StaticAnalyzer: Implementing checks for std::string

I was looking at trying to implement a checker and thought a fun one would be to try to implement checkers around std::string. For example, I figured I could start with trying to detect out-of-bound access when the length of the string can be determined.

One clang doc(*) suggested that there should be BodyFarm implementations of std::string functions. Would that be the best way to try to solve the OOB check problem? Or is it better to try to “emulate” interactions with std::string objects and try to track the size of the string?

It seems that providing an actual implementation of the functions will be more accurate than an emulation, but then I’m not sure why that’s not already visible from ? Is there some limitation in the static analyzer that keeps it from already having the source from ? Or will an emulation provide something richer than the raw source could provide?

I’ll probably have follow up questions, but my questions branch out from those basic approaches, so I figured I’d start there.

Jared

(*) http://clang-analyzer.llvm.org/open_projects.html

I was looking at trying to implement a checker and thought a fun one would be to try to implement checkers around std::string. For example, I figured I could start with trying to detect out-of-bound access when the length of the string can be determined.

The existing (experimental) CString checker already performs a similar check. You can take a look at how it associates the length of a string with the region that represents the string. The main two reasons it’s experimental is that it has not been sufficiently tested on real code and we felt that the diagnostics for out-of-bound are usually hard to understand. For example, often out-of-bound is due to an overflow or underflow; and it would be beneficial to have some explanation of these events to the user.

The CSting checker does not use BodyFarm (mainly, because it was written before it). The idea behind using the BodyFarm, would be to model the functions using the farm but you would still write the checks inside a checker.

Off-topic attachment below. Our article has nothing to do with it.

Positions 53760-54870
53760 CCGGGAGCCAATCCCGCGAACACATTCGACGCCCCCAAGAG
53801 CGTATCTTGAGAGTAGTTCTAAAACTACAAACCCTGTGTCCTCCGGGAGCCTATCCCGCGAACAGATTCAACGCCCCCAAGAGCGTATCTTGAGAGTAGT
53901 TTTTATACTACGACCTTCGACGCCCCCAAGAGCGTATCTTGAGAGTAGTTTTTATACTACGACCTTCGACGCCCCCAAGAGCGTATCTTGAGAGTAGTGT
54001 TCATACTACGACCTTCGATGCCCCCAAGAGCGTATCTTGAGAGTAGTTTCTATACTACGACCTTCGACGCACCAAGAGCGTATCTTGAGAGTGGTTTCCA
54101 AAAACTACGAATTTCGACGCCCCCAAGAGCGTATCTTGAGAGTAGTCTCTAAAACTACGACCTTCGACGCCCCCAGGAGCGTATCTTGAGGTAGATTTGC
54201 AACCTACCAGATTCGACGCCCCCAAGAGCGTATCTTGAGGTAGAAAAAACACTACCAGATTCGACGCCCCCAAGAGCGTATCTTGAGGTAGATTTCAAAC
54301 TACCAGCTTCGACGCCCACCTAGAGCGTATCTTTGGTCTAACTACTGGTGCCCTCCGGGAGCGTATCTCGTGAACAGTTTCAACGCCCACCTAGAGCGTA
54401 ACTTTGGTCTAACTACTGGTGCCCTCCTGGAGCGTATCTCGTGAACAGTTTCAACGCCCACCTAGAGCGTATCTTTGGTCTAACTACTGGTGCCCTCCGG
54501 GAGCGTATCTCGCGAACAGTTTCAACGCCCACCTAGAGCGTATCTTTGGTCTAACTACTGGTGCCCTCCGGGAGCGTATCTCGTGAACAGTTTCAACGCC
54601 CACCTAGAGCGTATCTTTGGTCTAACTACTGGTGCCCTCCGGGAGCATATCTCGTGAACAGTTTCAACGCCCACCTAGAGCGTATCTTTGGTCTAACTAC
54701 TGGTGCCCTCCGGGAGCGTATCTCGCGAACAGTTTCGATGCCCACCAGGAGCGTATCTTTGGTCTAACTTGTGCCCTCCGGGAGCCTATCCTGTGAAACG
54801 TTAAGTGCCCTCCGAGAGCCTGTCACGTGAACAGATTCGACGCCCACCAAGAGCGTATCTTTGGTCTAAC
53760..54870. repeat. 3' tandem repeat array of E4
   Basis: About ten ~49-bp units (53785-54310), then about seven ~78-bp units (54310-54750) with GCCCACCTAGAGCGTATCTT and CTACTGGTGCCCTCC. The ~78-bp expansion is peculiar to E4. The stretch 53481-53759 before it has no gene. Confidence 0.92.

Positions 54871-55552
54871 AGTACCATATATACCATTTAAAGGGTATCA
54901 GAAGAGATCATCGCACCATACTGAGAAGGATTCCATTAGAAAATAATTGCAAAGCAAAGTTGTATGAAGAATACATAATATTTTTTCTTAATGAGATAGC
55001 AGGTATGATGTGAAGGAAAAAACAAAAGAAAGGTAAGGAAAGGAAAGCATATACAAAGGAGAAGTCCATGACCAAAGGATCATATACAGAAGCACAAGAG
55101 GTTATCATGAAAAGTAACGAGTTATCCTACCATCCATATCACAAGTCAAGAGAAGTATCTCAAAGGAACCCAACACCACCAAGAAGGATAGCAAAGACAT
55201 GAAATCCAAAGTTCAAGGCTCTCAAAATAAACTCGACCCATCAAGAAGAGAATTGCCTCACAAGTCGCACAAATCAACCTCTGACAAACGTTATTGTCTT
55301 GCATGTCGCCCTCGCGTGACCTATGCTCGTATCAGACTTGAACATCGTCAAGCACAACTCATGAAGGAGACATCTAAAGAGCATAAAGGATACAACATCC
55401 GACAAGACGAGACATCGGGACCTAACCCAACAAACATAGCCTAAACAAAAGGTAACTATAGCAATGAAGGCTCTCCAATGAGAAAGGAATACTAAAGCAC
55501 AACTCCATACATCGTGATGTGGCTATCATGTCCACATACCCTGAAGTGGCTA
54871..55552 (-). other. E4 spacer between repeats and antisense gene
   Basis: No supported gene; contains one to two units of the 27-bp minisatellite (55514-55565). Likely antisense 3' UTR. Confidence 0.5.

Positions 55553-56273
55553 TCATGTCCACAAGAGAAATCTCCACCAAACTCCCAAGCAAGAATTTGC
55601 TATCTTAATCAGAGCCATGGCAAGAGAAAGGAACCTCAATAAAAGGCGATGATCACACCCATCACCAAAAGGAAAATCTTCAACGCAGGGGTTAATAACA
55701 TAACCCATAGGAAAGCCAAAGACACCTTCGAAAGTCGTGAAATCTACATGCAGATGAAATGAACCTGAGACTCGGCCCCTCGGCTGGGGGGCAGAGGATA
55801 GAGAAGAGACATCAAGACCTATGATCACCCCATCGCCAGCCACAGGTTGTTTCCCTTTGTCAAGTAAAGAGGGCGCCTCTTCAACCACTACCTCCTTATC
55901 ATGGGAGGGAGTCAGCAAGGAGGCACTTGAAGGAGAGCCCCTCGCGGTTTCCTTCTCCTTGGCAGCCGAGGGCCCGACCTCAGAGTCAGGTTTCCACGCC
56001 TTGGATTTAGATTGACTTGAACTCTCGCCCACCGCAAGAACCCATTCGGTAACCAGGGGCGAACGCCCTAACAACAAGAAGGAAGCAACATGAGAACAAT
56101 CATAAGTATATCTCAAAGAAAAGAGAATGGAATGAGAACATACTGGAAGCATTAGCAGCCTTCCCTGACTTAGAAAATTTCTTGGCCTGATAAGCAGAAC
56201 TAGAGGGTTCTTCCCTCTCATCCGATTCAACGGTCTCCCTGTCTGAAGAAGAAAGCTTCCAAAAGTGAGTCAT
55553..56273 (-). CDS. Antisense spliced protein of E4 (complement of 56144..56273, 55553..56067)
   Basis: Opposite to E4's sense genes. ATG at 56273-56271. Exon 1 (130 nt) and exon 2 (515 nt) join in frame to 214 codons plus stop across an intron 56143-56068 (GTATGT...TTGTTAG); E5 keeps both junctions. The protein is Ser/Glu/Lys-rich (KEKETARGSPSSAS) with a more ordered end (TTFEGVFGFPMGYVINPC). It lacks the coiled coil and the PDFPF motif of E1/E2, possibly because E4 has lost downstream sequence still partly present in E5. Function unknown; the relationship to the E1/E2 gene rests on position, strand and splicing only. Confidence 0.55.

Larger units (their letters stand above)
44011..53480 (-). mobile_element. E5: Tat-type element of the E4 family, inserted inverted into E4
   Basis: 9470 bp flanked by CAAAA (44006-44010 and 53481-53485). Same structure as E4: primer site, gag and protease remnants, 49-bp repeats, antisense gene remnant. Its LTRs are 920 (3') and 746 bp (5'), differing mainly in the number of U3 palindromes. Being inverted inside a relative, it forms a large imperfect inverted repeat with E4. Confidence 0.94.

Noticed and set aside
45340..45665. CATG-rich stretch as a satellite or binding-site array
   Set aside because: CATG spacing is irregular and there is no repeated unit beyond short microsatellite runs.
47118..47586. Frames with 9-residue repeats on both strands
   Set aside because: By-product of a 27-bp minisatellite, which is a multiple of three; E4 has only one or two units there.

One clang doc(*) suggested that there should be BodyFarm implementations of std::string functions.

This would allow the analyzer to have precise reasoning about these known functions, which would, for example, lead to less false positives.

Would that be the best way to try to solve the OOB check problem? Or is it better to try to “emulate” interactions with std::string objects and try to track the size of the string?

It seems that providing an actual implementation of the functions will be more accurate than an emulation, but then I’m not sure why that’s not already visible from ? Is there some limitation in the static analyzer that keeps it from already having the source from ? Or will an emulation provide something richer than the raw source could provide?

The analyzer only sees what is implemented in the header. Also, we do have limits on cross-function-analyzes. Specifically, we do not “inline” function calls that are too deep or too large. Another reason to model functions with body farm is that the analyzer does not always “understand” the invariants of the code as it is written in the library.

I was looking at trying to implement a checker and thought a fun one would be to try to implement checkers around std::string. For example, I figured I could start with trying to detect out-of-bound access when the length of the string can be determined.

The existing (experimental) CString checker already performs a similar check. You can take a look at how it associates the length of a string with the region that represents the string. The main two reasons it’s experimental is that it has not been sufficiently tested on real code and we felt that the diagnostics for out-of-bound are usually hard to understand. For example, often out-of-bound is due to an overflow or underflow; and it would be beneficial to have some explanation of these events to the user.

The CSting checker does not use BodyFarm (mainly, because it was written before it). The idea behind using the BodyFarm, would be to model the functions using the farm but you would still write the checks inside a checker.

One clang doc(*) suggested that there should be BodyFarm implementations of std::string functions.

This would allow the analyzer to have precise reasoning about these known functions, which would, for example, lead to less false positives.

Thanks, Anna.